## Abstract

Stroh's sextic formalism for static problems or steady motions in anisotropic elasticity is a formulation in which the equation of equilibrium/motion is written as a system of first-order differential equations for the displacement and traction in terms of one of the spatial variables. The so-called fundamental elasticity matrix *N* appearing in this formulation has the property that, when partitioned as a 2×2 block matrix, its 12- and 21-blocks are symmetric matrices and its 11-block is the transpose of its 22-block. This property gives rise to a large number of orthogonality and closure relations and is fundamental to the success of the Stroh formalism in solving a large variety of problems in general anisotropic elasticity. First, we show that the matrix *N* is guaranteed to have the above property by the fact that the Stroh formulation is in fact a Hamiltonian formulation with one of the spatial variables acting as the time-like variable. This interpretation provides a much desired guide in dealing with other problems for which the governing equations are different, such as incompressible elasticity and problems associated with anisotropic elastic plates as described by the Kirchhoff plate theory. We show that for the last two problems the Hamiltonian interpretation simplifies the derivations significantly, leading to a Stroh formulation in each case which is equivalent to, but much simpler than, what is available in the existing literature.

## 1. Introduction

The equilibrium equations for anisotropic elasticity without any kinematic constraints (such as incompressibility) are given by(1.1)in terms of the displacement components *u*_{k}, the stress tensor *σ*_{ij}, the Cartesian coordinates *x*_{j} and the elastic moduli *c*_{ijkl}. The above equations also apply to steady-state motions in the *x*_{1}-direction such as free-surface waves if *c*_{ijkl} are replaced by the equivalent elastic moduli , where *ρ* is the material density and *v* is the wave speed (Ting 1996, p. 441). The traction vector on planes *x*_{2}= constant with normal *n*_{j}=*δ*_{2j} is given by(1.2)where here and hereafter the notation (*a*_{i}) denotes the vector with components *a*_{i} and (*a*_{ij}) denotes the matrix whose *ij*-component is *a*_{ij}.

It is straightforward to show that in terms of the matrices *T*, *R*, *Q* defined by(1.3)respectively, the traction vector and the governing equation (1.1) can be rewritten as(1.4)(1.5)where we have assumed that all the dependent variables are independent of *x*_{3}. With strong ellipticity ensuring that *T* is invertible, we obtain from (1.4) the first-order differential equation . On substituting this expression into (1.5)_{2}, we obtain another differential equation for ** t**. Hence, we have(1.6)or equivalently,(1.7)where(1.8)The vector function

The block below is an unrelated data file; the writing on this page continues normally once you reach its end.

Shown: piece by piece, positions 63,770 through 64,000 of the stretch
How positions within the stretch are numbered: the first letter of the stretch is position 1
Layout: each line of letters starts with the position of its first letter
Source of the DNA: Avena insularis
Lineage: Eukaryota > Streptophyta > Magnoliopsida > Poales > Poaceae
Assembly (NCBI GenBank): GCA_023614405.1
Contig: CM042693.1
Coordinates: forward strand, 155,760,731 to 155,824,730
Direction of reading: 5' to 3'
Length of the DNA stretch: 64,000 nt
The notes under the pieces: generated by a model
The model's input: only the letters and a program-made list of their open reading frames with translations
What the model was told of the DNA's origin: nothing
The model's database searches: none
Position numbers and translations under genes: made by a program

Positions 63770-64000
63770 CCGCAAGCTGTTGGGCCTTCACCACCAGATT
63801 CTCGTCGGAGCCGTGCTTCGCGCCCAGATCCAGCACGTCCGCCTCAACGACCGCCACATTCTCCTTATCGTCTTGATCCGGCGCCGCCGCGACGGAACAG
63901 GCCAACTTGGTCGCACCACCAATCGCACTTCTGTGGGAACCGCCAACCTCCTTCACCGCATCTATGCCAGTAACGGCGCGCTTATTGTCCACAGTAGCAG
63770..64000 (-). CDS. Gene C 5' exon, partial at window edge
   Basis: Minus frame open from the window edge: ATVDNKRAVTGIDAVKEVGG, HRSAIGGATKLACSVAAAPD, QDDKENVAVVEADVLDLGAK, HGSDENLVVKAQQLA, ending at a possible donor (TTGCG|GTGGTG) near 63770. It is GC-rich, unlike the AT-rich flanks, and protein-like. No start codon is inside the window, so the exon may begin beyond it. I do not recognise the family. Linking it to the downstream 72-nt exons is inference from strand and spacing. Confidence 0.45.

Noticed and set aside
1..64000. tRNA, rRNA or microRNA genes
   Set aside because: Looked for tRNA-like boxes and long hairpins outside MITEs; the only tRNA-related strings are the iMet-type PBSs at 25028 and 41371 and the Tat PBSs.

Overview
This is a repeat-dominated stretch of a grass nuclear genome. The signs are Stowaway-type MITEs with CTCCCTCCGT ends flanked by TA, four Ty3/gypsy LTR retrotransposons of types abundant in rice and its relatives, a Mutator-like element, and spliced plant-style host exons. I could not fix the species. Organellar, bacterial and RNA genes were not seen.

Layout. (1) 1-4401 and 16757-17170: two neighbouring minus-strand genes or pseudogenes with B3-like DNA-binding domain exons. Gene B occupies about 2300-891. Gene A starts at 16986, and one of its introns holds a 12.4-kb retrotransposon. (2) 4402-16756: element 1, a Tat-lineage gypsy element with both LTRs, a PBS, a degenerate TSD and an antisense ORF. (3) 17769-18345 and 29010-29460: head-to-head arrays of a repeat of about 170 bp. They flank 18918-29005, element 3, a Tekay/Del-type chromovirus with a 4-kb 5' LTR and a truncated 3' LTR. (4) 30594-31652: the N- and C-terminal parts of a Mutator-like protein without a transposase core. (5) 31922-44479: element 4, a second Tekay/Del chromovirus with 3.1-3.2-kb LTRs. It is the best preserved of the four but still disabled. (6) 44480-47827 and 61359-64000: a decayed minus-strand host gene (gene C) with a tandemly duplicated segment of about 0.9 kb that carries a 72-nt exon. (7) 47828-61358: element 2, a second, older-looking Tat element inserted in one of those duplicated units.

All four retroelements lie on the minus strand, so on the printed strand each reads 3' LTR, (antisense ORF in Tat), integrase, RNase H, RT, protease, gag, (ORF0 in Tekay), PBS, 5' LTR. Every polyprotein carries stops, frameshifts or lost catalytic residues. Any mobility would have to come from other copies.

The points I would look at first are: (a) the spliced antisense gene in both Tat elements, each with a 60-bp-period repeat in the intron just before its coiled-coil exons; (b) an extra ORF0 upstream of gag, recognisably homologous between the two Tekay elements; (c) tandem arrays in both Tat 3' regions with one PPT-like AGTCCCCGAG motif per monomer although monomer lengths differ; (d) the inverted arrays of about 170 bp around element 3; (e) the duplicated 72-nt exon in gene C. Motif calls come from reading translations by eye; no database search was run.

**defined by (1.8)**

*ϕ*_{2}is introduced in order that all the derivative terms in (1.6) have the same order. It is in fact a ‘stream’ function for the equilibrium equation , and is usually referred to as the stress function.

Equation (1.7) together with (1.8) is known as the Stroh formulation for static or steady problems in anisotropic elasticity (Stroh 1958, 1962). We observe that with defined bywhere *I* is the 3×3 identity matrix, the matrix is symmetric. This property, originally observed as a matter of fact, leads to a large number of orthogonality and closure relations and is fundamental to the success story of the Stroh formalism (Chadwick & Smith 1977; Ting 1996). Whereas this property is seen at the end of a short derivation in the above context, it is not always clear whether the same property will emerge when the derivation gets more involved, as is the case for incompressible materials and anisotropic elastic plates. In fact, for anisotropic elastic plates, it was not even clear what dependent variables should be used and a trial and error approach was used in the literature in order to obtain *N* with this property; see Lu (1994, 2004), Lu & Mahrenholtz (1994), Cheng & Reddy (2002, 2005) and Hwu (2003*a*–,*c*). Although the Hamiltonian nature of the Stroh formulation has previously been observed in passing by a number of researchers (see Barnett 2000, p. 49), the full potential of the Hamiltonian interpretation does not seem to have been exploited. We note, however, that it has previously been observed by Fu (2003) and Fu & Brookes (2006) that the fundamental property of *N* is guaranteed if the two dependent variables (such as the ** u** and

**in the above context) are conjugate variables in the Hamiltonian interpretation. This observation will be the point of departure in this paper. In §2, we shall first elaborate on this observation and show precisely how it works. In §§3 and 4, we shall consider incompressible elastic materials and anisotropic elastic plates, respectively, and show how the Hamiltonian interpretation takes the guesswork out of the derivations and gives in each case a Stroh formulation that is simpler and more transparent than what is already known in the literature. In particular, in §4 it is shown that the shear force**

*t**q*

_{2}in the effective transverse shear force

*V*

_{2}=

*q*

_{2}+

*M*